I whipped up these quick no bake bars to use up some leftover Easter candy. Crunch bars and Reese’s Pieces Eggs plus just three other ingredients make for a crispy, chocolatey, peanut buttery treat perfect for Easter or several days after. Plus, read on for the elusive story of buckeye candy and some yummy related recipe features.
Since looking into the history of this recipe, I realized that not everyone is familiar with this treat at all! What the heck?! It’s definitely one of the easiest candy recipes out there and the combo of chocolate and peanut butter is always a winner. Buckeyes are a popular Ohioan/Midwestern confection consisting of balls of peanut butter partially dipped in milk chocolate. They are named for their resemblance to the nut produced by Ohio’s state tree, the buckeye tree. Buckeye nuts are so named because the nuts resemble the eye of the white tailed deer. Buck eyes, get it?
The association of Ohio with buckeyes may stem from an 1840 election speech given by General William Henry Harrison wherein he referred to Ohio as ‘The Buckeye State.’ It may also be dated even earlier. In 1788, native Americans of the are now known as Marietta, Ohio nicknamed colonial explorer Ebenezer Sproat after ‘the eye of the buck.’ However the association began, in 1952 The Ohio General Assembly declared the buckeye the official state tree ’cause there’s so damn many of ’em here! If state candies existed, ours would definitely be the buckeye. In Columbus, home of Ohio State Buckeye sports, candy company Anthony Thomas produces 100,000 pounds of buckeyes every year! You can find the world’s largest buckeye, weighing 271 pounds, in Fremont, Ohio.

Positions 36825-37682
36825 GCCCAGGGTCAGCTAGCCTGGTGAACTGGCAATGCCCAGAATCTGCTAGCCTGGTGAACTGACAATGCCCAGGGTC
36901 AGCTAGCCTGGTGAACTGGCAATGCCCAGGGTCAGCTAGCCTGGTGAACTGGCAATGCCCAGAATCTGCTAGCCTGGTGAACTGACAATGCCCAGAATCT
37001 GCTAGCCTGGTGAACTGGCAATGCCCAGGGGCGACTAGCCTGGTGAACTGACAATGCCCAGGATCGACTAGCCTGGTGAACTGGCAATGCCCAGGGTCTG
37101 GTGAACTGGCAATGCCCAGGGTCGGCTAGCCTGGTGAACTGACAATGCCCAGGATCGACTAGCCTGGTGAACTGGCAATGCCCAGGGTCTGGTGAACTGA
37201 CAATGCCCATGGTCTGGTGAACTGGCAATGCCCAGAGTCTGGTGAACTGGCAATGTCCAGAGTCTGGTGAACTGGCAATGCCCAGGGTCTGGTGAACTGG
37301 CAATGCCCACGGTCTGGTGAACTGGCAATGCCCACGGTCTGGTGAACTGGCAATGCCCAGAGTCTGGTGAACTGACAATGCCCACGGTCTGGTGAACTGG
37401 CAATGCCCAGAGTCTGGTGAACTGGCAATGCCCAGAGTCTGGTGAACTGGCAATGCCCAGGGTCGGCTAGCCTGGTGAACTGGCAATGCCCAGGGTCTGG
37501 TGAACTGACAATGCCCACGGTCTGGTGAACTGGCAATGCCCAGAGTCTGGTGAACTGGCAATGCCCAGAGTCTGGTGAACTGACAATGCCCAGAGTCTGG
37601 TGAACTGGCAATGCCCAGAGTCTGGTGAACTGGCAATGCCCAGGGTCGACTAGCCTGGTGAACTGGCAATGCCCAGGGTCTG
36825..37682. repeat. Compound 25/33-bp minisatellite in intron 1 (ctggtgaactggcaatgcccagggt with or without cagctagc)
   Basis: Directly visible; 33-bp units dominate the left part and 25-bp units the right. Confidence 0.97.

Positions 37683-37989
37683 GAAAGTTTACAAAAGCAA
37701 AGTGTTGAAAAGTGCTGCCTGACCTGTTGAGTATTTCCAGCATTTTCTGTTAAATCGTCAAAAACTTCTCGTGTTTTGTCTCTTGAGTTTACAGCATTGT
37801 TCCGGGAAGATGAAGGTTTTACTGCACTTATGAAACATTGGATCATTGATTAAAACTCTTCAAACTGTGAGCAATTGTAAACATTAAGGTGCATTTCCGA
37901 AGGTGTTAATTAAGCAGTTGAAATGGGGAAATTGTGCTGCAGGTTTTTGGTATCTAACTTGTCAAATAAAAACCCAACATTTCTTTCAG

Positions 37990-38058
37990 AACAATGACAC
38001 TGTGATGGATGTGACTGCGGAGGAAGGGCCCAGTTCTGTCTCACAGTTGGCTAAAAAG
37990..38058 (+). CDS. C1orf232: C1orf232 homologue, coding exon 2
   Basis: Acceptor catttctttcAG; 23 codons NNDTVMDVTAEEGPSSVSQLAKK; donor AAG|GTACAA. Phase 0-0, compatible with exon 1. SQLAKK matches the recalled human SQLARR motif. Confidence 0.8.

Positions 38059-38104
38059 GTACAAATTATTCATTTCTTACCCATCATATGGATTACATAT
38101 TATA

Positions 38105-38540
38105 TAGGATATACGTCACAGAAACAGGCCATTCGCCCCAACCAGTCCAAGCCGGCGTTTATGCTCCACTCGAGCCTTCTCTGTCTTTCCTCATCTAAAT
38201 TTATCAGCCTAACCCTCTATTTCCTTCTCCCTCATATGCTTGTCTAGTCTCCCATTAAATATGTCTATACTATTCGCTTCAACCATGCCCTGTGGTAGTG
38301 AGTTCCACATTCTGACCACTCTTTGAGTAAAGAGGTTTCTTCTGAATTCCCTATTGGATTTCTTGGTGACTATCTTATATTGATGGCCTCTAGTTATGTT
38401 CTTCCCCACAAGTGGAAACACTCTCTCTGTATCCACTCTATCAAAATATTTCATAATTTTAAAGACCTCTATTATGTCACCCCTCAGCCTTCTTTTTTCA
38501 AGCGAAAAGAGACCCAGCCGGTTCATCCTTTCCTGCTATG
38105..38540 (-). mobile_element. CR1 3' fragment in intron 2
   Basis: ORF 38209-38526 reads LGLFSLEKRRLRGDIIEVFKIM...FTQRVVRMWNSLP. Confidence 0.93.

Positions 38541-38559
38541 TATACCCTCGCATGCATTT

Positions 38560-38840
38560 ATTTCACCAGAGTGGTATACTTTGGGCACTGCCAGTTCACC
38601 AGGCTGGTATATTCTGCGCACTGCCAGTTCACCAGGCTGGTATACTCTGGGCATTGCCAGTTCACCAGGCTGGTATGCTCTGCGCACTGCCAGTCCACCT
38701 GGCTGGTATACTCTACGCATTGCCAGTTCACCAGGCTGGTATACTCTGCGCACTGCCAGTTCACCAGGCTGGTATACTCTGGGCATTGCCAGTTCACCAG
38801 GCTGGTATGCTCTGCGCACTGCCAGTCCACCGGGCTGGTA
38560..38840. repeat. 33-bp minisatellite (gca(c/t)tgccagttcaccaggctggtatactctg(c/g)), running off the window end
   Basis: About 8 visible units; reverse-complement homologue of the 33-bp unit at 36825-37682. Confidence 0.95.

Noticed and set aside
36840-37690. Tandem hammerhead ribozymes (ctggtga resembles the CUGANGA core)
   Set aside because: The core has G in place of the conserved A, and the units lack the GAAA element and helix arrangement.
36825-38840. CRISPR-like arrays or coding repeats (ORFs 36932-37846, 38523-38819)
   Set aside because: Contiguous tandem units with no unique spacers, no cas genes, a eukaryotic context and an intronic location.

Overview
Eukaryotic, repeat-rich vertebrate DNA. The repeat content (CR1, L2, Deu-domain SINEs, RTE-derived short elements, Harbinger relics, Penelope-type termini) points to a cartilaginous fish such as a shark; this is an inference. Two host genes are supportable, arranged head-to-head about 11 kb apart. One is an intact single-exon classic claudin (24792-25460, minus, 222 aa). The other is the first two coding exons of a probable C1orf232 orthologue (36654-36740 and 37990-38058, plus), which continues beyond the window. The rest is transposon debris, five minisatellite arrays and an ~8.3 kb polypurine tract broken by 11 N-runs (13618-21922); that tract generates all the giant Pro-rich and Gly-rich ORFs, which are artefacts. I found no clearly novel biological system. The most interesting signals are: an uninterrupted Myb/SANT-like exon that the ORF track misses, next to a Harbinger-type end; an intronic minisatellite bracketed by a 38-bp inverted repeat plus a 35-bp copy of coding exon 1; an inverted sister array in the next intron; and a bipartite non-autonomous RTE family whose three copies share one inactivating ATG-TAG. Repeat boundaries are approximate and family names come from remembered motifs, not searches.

Ohioan Gail Tabor claims to be the inventor of this popular treat. She was trying to make some other type of candy around Christmastime but things didn’t turn out quite right. However, as you bakers and cooks know, sometimes a happy accident can happen in the kitchen. She showed her ‘failed’ candy to her husband who remarked that they looked like buckeyes. Tabor called her creation ‘Buckeye Balls’ and made them every year for seventeen years straight for the Ohio State-Michigan football game. (We hate each other. It’s a big deal since states can’t go to war with each other anymore.) The candy was very popular and she got many requests for the recipe. She kept it secret until a woman who was moving to Oklahoma asked her for it. Tabor figured it would stay secret because who even lives in Oklahoma for that lady to tell about it? Later, Tabor learned the woman had sent the recipe to the Ohio State Alumni Magazine. And the rest is history.
Gail Tabor’s Original Buckeye Balls Recipe:
4 pounds powdered sugar
1 pound butter
6 or more tablespoons peanut butter
2 teaspoons vanilla
12 ounces chocolate chips
1 block canning wax
Combine first four ingredients, adding a bit of milk if necessary. Rolls into small balls. Melt chocolate chips and canning wax in top of double boiler. Make sure chocolate and wax are mixed well so wax doesn’t rise to the top. With toothpick, dip the balls into the chocolate, but do not cover completely. Chill in refrigerator. After chocolate is hardened, store candy in plastic bags in freezer.
Buckeye Crunch Bars
1 cup creamy peanut butter
½ cup butter, divided
2 cups powdered sugar
3 cups fun size Crunch bars
Melt peanut butter and half of butter in microwave in 30-second intervals, stirring after each.
Mix in powdered sugar.
Press mixture into bottom of well-greased 8” square pan.
Melt remaining butter and Crunch bar pieces in microwave in 30-second intervals, stirring after each.
Spread over top of peanut butter mixture in pan.
Sprinkle Reese’s candy over top.
Move to freezer for one hour to set.
Cut into 16 squares.